Source: Texas Animal Health Commission | Oct. 6, 2020
As hunting season approaches, the Texas Animal Health Commission (TAHC) reminds hunters in South Texas that there are additional precautions required when handling white-tailed deer, nilgai antelope, black buck, axis deer, and other exotic cervids harvested on premises under fever tick quarantine.
“Hunters play a critical role in protecting our state from the further spread of fever ticks,” said Dr. Angela Lackie, TAHC assistant executive director of animal health programs. “We are asking for their help this hunting season to ensure this tick is not inadvertently transported to unaffected areas of the state when harvested deer or exotics are moved from fever tick infested areas.”
Landowners, leaseholders, or other individuals who plan to harvest, move, or capture native or exotic free-ranging cervids located on a quarantined premises must have the animals inspected and treated by a TAHC or U.S. Department of Agriculture (USDA) representative before removing the carcasses, hides, capes or animals from the premises.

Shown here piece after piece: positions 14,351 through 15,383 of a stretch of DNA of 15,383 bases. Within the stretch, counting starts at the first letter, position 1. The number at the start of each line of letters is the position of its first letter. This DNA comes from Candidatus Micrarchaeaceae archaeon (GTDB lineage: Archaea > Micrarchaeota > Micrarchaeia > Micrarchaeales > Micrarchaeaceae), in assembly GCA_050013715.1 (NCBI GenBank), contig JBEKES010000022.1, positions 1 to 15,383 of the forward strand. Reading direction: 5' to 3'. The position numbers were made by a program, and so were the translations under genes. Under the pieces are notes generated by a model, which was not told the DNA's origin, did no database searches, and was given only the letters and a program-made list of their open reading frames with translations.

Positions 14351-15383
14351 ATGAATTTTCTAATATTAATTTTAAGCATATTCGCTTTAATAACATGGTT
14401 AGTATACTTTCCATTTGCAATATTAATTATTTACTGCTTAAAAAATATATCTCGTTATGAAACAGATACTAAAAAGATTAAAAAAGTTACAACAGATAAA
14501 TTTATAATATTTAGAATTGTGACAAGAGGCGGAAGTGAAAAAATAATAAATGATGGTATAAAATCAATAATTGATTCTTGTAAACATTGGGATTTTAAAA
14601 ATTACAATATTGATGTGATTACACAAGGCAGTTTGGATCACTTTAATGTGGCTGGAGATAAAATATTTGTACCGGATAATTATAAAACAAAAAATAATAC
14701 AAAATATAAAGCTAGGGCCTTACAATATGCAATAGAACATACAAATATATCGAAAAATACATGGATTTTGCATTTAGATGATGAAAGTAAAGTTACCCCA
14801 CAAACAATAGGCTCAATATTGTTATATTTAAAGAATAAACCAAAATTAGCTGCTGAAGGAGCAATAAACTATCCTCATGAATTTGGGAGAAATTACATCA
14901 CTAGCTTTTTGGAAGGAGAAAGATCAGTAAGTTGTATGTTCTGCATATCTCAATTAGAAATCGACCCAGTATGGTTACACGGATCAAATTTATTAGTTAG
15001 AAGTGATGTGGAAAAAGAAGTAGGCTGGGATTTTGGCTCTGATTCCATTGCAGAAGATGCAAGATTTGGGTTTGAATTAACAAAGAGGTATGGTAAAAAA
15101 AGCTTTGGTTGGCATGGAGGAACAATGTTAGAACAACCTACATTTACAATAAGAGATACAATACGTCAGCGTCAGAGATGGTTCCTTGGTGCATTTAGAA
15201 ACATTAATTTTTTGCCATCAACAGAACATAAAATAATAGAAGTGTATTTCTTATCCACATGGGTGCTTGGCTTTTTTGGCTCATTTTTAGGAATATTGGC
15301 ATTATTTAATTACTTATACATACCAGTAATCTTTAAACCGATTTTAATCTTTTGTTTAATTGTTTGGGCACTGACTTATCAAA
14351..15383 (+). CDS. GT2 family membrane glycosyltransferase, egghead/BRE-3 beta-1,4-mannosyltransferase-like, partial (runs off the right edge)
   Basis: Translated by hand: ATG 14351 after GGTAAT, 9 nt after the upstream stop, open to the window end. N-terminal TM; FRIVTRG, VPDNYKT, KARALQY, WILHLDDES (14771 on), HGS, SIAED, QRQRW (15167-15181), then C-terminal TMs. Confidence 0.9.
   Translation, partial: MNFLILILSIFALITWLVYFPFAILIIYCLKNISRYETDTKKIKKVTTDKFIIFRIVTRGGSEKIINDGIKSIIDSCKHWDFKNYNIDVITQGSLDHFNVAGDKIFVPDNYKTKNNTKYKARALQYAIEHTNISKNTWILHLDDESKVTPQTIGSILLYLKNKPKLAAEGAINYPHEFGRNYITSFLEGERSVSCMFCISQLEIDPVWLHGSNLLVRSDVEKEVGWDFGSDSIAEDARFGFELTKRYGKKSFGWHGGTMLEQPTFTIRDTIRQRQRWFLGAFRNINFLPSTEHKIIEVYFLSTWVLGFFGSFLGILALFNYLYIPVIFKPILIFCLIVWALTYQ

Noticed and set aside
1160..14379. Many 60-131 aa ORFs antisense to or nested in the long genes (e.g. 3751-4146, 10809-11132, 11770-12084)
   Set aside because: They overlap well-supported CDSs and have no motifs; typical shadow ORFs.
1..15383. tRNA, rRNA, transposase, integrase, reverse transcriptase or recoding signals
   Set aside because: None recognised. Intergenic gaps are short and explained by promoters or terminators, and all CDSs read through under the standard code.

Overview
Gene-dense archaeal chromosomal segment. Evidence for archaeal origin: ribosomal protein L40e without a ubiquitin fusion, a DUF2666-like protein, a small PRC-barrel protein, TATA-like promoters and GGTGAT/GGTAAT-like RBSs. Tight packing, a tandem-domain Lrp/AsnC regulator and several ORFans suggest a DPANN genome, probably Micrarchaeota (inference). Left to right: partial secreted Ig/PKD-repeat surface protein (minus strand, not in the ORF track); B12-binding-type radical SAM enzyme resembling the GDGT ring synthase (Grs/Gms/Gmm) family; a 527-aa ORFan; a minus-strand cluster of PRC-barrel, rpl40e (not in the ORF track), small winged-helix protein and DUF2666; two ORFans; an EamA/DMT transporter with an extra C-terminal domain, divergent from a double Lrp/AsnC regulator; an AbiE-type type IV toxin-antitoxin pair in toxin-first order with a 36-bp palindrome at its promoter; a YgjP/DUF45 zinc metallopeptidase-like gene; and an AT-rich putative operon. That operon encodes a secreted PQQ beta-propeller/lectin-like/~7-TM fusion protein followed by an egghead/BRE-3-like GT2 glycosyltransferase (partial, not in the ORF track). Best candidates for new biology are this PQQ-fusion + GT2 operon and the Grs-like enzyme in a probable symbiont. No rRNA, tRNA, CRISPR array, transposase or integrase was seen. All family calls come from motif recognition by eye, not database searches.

Portions of Cameron, Jim Hogg, Jim Wells, Hidalgo, Maverick, Starr, Webb, Willacy and Zapata counties have established fever tick quarantines.
“The inspection and treatment process is fairly quick and simple,” said Dr. Susan Rollo, state epidemiologist. “Hunters will need to call the county TAHC or USDA representative for inspection and treatment of the hides, capes, and/or animals presented and the hunter will then be issued a permit for movement from the premises.”
To learn more about fever tick wildlife inspections, visit www.tahc.texas.gov/animal_health/feverticks-pests/TAHCBrochure_FeverTickWildlifeInspection.pdf.
For more information about fever ticks visit https://www.tahc.texas.gov/animal_health/feverticks-pests/#feverticks. To request wildlife inspections, please find TAHC and USDA contact information at https://www.tahc.texas.gov/animal_health/feverticks-pests/#hunters.